Although the family was prepared to leave the country if the response to the book became too harsh, it never came to that. Even so, they decided to enroll in Colorado’s Address Confidentiality Program (ACP). The free, state-run program is designed primarily to protect victims of abuse, stalking, or sexual offenses. The program gives Vilar’s family a substitute address with accompanying mail-forwarding, to make their contact information unsearchable to the public. “Obviously, the publication of [Impossible Motherhood] roused fears we were not used to dealing with,” Vilar’s husband says. “But we handled them the same as we would handle any overwhelming period—by hunkering down together and doing the work necessary to get through it.” He notes how proud he is of his wife’s courage, despite the controversy the book created. “I was never opposed to her writing the book,” he says. “I believed she needed to write it, and that this was a book that truly needed to be out in the world.”
Vilar shopped Impossible Motherhood to 51 publishers before Judith Gurewich at the New York City–based Other Press bought its rights. “I’m a sociologist by training,” Gurewich says. “I thought it was an extraordinary situation. It was a curiosity.” Unfortunately, it earned more knee-jerk judgment than revenue; the book sold a miserable 4,000 copies in the United States. Gurewich made her money back by selling the foreign rights to Italy, France, Germany, and Australia. “People here are self-righteous,” Gurewich says. “The right and the left—neither one is particularly interested in reading; they’re just interested in debating. And I think people are much less squeamish in Europe than in the United States.”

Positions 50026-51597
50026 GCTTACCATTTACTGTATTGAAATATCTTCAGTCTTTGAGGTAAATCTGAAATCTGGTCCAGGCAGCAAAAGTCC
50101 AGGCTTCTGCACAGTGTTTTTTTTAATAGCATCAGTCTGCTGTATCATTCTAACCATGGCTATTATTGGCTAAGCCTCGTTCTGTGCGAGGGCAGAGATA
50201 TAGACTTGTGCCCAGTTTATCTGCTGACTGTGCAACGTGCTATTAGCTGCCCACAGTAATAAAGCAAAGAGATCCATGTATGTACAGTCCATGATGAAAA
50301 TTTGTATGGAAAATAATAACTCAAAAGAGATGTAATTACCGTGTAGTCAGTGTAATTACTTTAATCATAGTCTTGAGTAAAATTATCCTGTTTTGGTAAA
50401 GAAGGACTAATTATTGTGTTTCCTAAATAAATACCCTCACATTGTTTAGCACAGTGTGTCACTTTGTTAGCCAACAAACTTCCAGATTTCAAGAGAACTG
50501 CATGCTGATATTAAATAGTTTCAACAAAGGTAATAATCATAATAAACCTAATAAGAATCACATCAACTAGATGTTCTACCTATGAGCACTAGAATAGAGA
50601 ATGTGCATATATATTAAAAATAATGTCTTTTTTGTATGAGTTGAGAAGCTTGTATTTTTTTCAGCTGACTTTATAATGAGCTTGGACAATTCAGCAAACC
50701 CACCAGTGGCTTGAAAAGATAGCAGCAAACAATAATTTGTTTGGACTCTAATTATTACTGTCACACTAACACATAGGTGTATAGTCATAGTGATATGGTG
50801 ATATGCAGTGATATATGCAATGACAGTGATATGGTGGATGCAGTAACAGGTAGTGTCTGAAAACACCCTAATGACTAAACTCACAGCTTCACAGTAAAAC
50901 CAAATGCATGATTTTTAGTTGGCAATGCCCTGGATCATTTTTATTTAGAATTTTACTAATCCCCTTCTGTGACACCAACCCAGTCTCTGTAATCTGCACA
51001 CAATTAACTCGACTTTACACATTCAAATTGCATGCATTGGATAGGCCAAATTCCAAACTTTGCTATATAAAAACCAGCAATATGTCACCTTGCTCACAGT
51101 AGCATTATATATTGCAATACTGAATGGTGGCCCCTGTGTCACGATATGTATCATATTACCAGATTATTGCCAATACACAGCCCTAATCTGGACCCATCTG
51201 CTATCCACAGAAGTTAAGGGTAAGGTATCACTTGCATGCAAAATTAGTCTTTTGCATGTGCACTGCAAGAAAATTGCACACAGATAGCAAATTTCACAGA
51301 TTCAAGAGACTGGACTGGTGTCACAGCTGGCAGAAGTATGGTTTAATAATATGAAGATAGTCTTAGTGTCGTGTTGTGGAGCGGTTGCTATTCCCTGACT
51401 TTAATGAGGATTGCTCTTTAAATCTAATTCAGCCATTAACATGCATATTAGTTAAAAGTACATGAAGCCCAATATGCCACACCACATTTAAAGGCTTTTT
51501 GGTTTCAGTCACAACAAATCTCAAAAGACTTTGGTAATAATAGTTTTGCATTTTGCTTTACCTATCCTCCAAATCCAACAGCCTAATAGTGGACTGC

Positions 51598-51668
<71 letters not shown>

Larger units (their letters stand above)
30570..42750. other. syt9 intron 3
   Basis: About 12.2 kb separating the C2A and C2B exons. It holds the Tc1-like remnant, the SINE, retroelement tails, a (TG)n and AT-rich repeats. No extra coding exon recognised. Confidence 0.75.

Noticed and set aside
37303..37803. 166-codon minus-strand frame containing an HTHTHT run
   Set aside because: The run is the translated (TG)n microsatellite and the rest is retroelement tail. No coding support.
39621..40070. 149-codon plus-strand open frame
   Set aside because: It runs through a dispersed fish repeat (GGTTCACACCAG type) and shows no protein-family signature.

Gurewich says she publishes books more for their human-interest potential than for their profitability. This hasn’t kept her from second-guessing Impossible Motherhood. She wonders if she should have considered a less provocative cover image or a less jarring subtitle. “She has absolutely no addiction to abortion,” Gurewich says, “but she felt incapable of relinquishing control. And I think she still does.” She’s unsure whether The Middle of the Night will show that Vilar has left her control issues behind. “I haven’t contracted her next book yet, but I certainly have an option,” Gurewich says. “I’ll be very curious if her relationship with authority has changed. I have no idea what the outcome of the book will be, and I’m reserving judgment.”